Receive our daily newsletter with the latest breaking news and hotel management best practices.
Hotel Business Review on Facebook
RESOURCE CENTER - SEARCH ARCHIVES
General Search:

FEBRUARY: Social Media: Communication Platforms to Build Your Business

Tema Frank

Nearly half of US consumers use social media to get customer service and 1/3 would rather use social media than make a phone call. Those numbers are likely to keep growing. If you handle social media queries right, you can grow your base of potential customers and strengthen relationships with existing ones. On the other hand, if you handle it badly, your mishandling can ricochet around the world in an instant. So how the heck should you manage this beautiful but dangerous wild animal we call social media customer service? This article takes you through the basics of what you need to know. READ MORE

Pedro  Colaco

Word of mouth is nothing new. Consumers have always shared their opinions with their family and friends. Brands, on the other hand, have always known that word-of-mouth has a powerful influence on business results, as consumers trust friends over advertising. With the rise of social media on the Internet, consumers can now share their opinions with a much larger audience, amplifying its impact and multiplying it by 100x or more. Welcome to word-of-mouth 2.0. READ MORE

Tyler Cameron

In 1888, George Eastman introduced the world to the first Kodak camera. Eastman’s patented box and roll camera revolutionized photography by providing individuals the ability to capture everyday moments with relative ease. Fast forward to 2010, when Mike Krieger and Kevin Systrom co-founded the modern version of the Kodak camera - Instagram. Within a week of launching, the app drew in 100,000 users. Two years later, Krieger and Systrom sold it to Facebook for $1 billion. READ MORE

Robert M. Cornell

Social media influencers are changing the way hotels and hotel brands are promoting themselves in the digital era. In years past, hoteliers could simply consult a short list of available options to promote their products through paid advertising media. Moving beyond the local newspaper, a GDS terminal sign-in message could offer a “point of sale” purchase that directly targeted travel influencers. At the same time, paid consumer advertising meant print space in Conde Nast Traveler or The New York Times travel section. Advertisers could tally the number of impressions the publication declared through the Audit Bureau of Circulations (ABC) that supported their advertising line rates. READ MORE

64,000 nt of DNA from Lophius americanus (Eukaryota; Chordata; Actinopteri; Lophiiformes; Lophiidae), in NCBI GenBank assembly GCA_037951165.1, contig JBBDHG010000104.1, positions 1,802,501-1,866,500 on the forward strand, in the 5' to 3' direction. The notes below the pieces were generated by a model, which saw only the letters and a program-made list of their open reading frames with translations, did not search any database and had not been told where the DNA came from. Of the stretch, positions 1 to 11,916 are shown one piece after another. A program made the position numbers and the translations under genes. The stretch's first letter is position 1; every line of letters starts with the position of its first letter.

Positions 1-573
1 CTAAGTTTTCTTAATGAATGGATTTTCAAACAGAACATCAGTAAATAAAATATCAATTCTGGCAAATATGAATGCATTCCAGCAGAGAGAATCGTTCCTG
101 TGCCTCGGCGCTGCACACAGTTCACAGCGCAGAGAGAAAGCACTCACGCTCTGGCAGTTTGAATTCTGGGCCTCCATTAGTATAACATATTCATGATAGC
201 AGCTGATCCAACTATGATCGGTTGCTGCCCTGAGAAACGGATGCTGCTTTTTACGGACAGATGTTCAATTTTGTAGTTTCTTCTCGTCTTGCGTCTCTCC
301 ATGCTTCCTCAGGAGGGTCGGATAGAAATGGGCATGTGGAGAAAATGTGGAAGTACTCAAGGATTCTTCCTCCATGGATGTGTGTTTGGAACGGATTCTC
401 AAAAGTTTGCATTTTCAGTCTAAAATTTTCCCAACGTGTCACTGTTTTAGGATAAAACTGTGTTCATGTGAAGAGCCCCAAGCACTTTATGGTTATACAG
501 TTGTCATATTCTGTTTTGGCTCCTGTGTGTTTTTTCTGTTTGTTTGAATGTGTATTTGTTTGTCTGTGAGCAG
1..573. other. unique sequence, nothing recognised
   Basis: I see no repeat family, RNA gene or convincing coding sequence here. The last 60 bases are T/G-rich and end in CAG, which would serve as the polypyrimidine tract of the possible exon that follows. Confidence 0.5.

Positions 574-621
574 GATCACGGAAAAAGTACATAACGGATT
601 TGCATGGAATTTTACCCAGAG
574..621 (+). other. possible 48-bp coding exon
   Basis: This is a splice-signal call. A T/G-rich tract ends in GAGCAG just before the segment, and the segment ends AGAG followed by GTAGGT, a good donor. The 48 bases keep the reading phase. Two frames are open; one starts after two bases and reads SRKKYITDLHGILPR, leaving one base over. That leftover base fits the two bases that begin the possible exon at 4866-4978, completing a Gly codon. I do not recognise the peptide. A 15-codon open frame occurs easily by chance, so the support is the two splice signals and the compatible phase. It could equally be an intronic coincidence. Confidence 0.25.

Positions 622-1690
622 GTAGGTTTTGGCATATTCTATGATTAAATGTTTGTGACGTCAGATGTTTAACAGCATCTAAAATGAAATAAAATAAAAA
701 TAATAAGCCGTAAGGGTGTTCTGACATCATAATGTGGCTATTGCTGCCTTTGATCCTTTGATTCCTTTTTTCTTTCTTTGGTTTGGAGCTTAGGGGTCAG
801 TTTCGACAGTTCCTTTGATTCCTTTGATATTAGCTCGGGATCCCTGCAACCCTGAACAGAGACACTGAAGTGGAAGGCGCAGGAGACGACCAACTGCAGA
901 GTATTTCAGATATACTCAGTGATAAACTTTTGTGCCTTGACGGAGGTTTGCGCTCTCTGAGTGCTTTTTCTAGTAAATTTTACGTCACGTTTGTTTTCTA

Coming Up In The March Online Hotel Business Review


Feature Focus
Human Resources: Strategies to Find and Keep the Best Employees
The hotel industry is notoriously rife with employee issues and human resource professionals are typically charged with the task of solving them. These issues can often seem daunting, given the myriad of problems HR departments encounter every day. Increasingly, issues such as workplace violence, workplace safety, workforce diversity, drug and alcohol abuse, labor shortages, inter-departmental conflicts, and compliance with all legal, employment and government regulations have become more prevalent in recent years. However, according to a recent survey, the biggest challenges human resource professionals face involves recruiting, training, retaining and rewarding employees. More than one-half (59%) of HR professionals believe that recruiting, training and rewarding their best employees, and developing the next generation of corporate leaders, will be their greatest challenges. About one-third (34%) predict the challenges will be creating a corporate culture that attracts the best employees, and finding people with the specialized skills the organization requires. Of course, all of these efforts are part of a strategy to reduce employee turnover - an issue that continues to plague the industry. An average hotel spends 33 percent of its revenues on labor costs, but employee turnover in the industry can be as high as 31 percent. A high rate of turnover dramatically disrupts operations and profitability, and it falls to HR professionals to address and resolve this area of concern. The March Hotel Business Review will document some of the biggest challenges HR professionals are currently facing, and will report on some of the best practices they are employing to achieve their goals.